They can get their iPhone to work without any issues. How hard can it be for 'less intelligent people' (remember those people are on a lower rung of the corporate hierarchy, so they must be otherwise they wouldn't be where they are), to configure some Cloud solution.

        1. Anonymous Coward
          Anonymous Coward

          Re: Rice-Davies applies

          "I just don't get the C-Suite ethos that they think that Cloud is cheap and its all automagically done for you"

          Cloud vendors promote that very mindset and behavior. The result should not be a surprise.

        2. quxinot

          Re: Rice-Davies applies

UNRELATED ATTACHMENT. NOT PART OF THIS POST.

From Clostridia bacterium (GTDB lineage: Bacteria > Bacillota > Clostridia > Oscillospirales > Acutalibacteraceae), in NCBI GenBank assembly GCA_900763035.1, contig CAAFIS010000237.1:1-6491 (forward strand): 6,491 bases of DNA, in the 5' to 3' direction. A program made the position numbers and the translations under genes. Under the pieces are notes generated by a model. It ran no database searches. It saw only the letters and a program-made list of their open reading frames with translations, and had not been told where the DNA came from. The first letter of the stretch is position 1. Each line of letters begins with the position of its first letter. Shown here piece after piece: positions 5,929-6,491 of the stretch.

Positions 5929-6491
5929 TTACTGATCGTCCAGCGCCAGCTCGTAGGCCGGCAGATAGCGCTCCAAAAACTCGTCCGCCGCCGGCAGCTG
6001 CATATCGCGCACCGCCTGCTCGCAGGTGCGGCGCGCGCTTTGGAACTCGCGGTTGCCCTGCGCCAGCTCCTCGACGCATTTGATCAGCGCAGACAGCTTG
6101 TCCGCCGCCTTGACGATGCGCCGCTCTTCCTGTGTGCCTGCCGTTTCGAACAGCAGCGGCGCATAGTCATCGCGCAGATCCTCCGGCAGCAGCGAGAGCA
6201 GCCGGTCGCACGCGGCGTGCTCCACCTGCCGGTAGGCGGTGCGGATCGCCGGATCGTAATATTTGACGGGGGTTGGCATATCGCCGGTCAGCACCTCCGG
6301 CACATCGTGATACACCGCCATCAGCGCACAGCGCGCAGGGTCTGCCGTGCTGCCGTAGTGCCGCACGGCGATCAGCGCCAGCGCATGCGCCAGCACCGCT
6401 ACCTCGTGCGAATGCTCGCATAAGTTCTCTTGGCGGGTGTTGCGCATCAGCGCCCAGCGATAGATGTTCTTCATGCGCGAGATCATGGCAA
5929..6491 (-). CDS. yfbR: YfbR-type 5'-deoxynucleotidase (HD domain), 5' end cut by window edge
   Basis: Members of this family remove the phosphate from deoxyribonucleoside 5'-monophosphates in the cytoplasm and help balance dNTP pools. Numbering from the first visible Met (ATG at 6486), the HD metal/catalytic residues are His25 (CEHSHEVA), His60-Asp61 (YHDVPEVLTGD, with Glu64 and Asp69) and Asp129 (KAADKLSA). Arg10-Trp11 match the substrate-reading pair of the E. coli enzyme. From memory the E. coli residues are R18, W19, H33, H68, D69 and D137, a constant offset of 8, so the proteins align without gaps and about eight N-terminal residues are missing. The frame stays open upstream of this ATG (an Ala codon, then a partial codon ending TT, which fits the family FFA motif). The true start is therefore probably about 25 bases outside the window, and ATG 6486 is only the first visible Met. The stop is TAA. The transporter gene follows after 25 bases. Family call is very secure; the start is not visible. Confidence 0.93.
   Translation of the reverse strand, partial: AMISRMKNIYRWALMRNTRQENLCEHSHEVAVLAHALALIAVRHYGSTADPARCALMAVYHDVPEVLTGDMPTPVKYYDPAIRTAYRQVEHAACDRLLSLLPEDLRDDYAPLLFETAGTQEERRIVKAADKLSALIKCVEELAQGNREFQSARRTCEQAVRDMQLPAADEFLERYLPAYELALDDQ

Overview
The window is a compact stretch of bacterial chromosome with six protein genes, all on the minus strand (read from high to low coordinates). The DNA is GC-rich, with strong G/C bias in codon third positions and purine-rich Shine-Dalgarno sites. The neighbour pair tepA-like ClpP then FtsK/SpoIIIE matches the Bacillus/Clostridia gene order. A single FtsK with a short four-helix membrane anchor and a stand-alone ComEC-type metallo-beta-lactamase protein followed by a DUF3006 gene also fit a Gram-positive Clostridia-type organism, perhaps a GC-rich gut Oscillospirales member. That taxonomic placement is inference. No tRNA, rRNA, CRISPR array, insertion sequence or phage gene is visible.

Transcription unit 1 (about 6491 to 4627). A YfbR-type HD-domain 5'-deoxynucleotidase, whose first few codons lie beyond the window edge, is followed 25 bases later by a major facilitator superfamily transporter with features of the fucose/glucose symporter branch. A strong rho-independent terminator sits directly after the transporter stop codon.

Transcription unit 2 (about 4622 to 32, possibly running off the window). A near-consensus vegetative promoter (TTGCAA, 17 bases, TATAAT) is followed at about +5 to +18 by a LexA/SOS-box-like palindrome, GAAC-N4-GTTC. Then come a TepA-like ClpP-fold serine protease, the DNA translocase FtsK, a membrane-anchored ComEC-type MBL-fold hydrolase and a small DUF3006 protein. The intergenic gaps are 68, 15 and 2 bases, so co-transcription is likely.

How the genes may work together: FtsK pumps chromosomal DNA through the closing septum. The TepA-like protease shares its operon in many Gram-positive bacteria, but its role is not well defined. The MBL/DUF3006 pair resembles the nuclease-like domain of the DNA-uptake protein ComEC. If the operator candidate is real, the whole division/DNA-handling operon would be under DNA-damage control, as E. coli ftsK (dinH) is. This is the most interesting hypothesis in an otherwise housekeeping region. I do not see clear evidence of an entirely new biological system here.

>Easy, Dunning-Kruger hard at work.

          There is an argument for the Peter principle being at work here, additionally.

          Though there's the other thought, looking at who paid for the research--you can pretty much see who did the funding and assume the output.

          1. rskurat

            Re: Rice-Davies applies

            Odd, isn't it, that they can spend two or three years getting an MBA, and either never hear about Dunning-Kruger or the Peter Principle, or be utterly certain that neither one applies to themselves?

        3. fredesmite

          Re: Rice-Davies applies

          Coined in 1999 by then-Cornell psychologists David Dunning and Justin Kruger, the eponymous Dunning-Kruger Effect is a cognitive bias whereby people who are incompetent at something are unable to recognize their own incompetence

  4. K

    The biggest risk is not the applications...